By Daniel Gomez, MD, Department of Radiation Oncology, Division of Radiation Oncology, MD Anderson Cancer Center
Despite the numerous warnings in the week before the storm, I don’t think that many of us grasped how impactful Hurricane Harvey would be. For me, this profound event surprisingly had many parallels with my experience as an oncologist; specifically the stages that I often observe in patients with newly-diagnosed cancer. The 2-3 days during Harvey were filled with fear and despair, much of which was due to the prospect of an unknown future. There was a period of recognition as families coped with adjustment to a major development in their life. But then, there was hope. There was resilience. There was support, both emotionally and through selfless acts of generosity. As days and weeks passed, there was recovery. There were new beginnings and new perspectives. And going forward, there will be renewal. We will come through stronger and more united, with a novel appreciation of life and of our loved ones.
Several patients of mine were touched by Harvey and they shared these sentiments with me. It seemed to many as if they had been struck by dual diagnoses, first that of cancer and then substantial loss. However, I never ceased to be amazed by how they were able to manage these two life-changing circumstances. Some patients commented on how the coping lessons learned from their malignancy had helped them to manage the effects of a natural disaster. For example, two weeks after the hurricane I learned that one of my patients had lost their house. While my immediate impulse was to convey deep sympathy for this misfortune, the patient communicated this news to me in the context of how lucky we all are to have those that care for us and how belongings mean little when compared with the preciousness of our lives. Such insight has inspired me to try to look beyond short-term challenges in the context of the highest priorities: family, friends and a broader purpose.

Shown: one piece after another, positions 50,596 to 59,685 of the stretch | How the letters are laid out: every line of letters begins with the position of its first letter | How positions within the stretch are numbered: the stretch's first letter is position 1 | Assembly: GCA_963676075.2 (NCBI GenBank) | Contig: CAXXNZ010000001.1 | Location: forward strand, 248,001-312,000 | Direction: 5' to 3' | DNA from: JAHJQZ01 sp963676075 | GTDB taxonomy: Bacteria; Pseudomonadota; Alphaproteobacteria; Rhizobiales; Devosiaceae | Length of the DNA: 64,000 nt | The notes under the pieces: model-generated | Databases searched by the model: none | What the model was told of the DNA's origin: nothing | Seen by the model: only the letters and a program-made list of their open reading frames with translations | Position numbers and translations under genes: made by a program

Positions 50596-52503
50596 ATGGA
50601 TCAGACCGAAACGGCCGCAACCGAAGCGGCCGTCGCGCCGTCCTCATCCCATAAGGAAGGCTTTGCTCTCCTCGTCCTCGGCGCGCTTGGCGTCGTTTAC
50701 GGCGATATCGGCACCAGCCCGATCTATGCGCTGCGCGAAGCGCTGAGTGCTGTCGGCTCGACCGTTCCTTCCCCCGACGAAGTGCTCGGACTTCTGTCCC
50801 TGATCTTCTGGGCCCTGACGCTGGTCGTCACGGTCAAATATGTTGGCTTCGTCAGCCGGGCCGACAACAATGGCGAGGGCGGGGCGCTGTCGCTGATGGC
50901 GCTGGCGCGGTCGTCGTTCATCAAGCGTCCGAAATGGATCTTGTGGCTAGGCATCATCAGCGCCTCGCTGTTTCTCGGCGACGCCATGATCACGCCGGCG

I decided to become a physician when I was in high school after watching outstanding doctors positively affect the lives of people in their communities. Hurricane Harvey reinforced in me that while I should continue to strive for this goal, the physician-patient relationship is symbiotic. I am exhilarated by the many new treatments that patients with lung cancer will have available in the next 5-10 years, such as immunotherapy, innovative targeted agents and novel radiation techniques. But many of these developments and improvements are guided by the efforts of patients: through their advocacy, collaboration, strength and insight. Our patients and our city did not need a hurricane to demonstrate these qualities, but Harvey made them even more pronounced, visible and universal. As a city and as a united community, we should be proud.
Join Dr. Gomez and the Houston lung cancer community for Lung Love Walk Houston on Saturday, November 4th at 8:30AM to walk together in our fight against lung cancer. Learn more!